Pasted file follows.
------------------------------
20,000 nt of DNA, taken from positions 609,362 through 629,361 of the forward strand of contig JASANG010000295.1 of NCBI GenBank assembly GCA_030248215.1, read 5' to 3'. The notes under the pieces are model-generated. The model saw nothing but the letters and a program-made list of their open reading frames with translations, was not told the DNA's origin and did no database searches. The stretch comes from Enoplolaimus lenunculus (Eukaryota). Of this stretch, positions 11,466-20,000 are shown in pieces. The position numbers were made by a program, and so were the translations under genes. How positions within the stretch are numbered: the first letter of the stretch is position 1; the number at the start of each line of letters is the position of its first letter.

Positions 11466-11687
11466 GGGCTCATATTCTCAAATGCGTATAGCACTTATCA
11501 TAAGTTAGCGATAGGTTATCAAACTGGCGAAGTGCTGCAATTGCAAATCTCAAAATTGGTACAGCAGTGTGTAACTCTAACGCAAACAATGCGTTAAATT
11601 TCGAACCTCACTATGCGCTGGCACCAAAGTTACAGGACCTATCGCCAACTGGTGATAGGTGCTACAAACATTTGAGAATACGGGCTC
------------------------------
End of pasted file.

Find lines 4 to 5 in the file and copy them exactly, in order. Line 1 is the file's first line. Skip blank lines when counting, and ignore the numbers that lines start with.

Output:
11501 TAAGTTAGCGATAGGTTATCAAACTGGCGAAGTGCTGCAATTGCAAATCTCAAAATTGGTACAGCAGTGTGTAACTCTAACGCAAACAATGCGTTAAATT
11601 TCGAACCTCACTATGCGCTGGCACCAAAGTTACAGGACCTATCGCCAACTGGTGATAGGTGCTACAAACATTTGAGAATACGGGCTC